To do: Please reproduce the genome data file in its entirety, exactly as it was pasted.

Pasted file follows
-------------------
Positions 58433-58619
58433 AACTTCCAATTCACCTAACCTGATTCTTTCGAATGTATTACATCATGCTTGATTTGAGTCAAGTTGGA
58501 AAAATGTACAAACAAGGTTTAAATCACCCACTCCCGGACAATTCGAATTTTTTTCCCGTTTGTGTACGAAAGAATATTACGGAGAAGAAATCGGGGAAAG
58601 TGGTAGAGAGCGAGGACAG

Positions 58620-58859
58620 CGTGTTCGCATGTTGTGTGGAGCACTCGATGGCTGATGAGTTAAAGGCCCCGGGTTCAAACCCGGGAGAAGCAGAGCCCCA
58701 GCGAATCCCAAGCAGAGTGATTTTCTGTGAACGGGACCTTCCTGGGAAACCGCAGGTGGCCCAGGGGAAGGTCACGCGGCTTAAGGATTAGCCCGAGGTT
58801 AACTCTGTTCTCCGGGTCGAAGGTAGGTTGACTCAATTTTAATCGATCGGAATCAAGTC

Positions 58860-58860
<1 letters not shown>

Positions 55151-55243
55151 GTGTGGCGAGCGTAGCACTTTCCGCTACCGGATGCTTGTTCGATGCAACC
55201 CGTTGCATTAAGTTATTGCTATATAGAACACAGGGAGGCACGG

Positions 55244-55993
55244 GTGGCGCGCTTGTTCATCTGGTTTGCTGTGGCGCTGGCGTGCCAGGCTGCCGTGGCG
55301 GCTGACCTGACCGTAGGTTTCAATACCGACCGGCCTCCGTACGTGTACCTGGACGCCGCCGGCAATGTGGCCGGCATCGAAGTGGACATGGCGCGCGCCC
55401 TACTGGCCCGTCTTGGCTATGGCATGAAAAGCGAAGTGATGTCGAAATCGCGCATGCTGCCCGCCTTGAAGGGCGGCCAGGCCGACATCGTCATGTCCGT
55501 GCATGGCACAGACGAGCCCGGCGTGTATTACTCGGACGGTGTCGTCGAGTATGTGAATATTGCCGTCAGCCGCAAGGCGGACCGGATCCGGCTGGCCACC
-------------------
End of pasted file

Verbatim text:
Positions 58433-58619
58433 AACTTCCAATTCACCTAACCTGATTCTTTCGAATGTATTACATCATGCTTGATTTGAGTCAAGTTGGA
58501 AAAATGTACAAACAAGGTTTAAATCACCCACTCCCGGACAATTCGAATTTTTTTCCCGTTTGTGTACGAAAGAATATTACGGAGAAGAAATCGGGGAAAG
58601 TGGTAGAGAGCGAGGACAG

Positions 58620-58859
58620 CGTGTTCGCATGTTGTGTGGAGCACTCGATGGCTGATGAGTTAAAGGCCCCGGGTTCAAACCCGGGAGAAGCAGAGCCCCA
58701 GCGAATCCCAAGCAGAGTGATTTTCTGTGAACGGGACCTTCCTGGGAAACCGCAGGTGGCCCAGGGGAAGGTCACGCGGCTTAAGGATTAGCCCGAGGTT
58801 AACTCTGTTCTCCGGGTCGAAGGTAGGTTGACTCAATTTTAATCGATCGGAATCAAGTC

Positions 58860-58860
<1 letters not shown>

Positions 55151-55243
55151 GTGTGGCGAGCGTAGCACTTTCCGCTACCGGATGCTTGTTCGATGCAACC
55201 CGTTGCATTAAGTTATTGCTATATAGAACACAGGGAGGCACGG

Positions 55244-55993
55244 GTGGCGCGCTTGTTCATCTGGTTTGCTGTGGCGCTGGCGTGCCAGGCTGCCGTGGCG
55301 GCTGACCTGACCGTAGGTTTCAATACCGACCGGCCTCCGTACGTGTACCTGGACGCCGCCGGCAATGTGGCCGGCATCGAAGTGGACATGGCGCGCGCCC
55401 TACTGGCCCGTCTTGGCTATGGCATGAAAAGCGAAGTGATGTCGAAATCGCGCATGCTGCCCGCCTTGAAGGGCGGCCAGGCCGACATCGTCATGTCCGT
55501 GCATGGCACAGACGAGCCCGGCGTGTATTACTCGGACGGTGTCGTCGAGTATGTGAATATTGCCGTCAGCCGCAAGGCGGACCGGATCCGGCTGGCCACC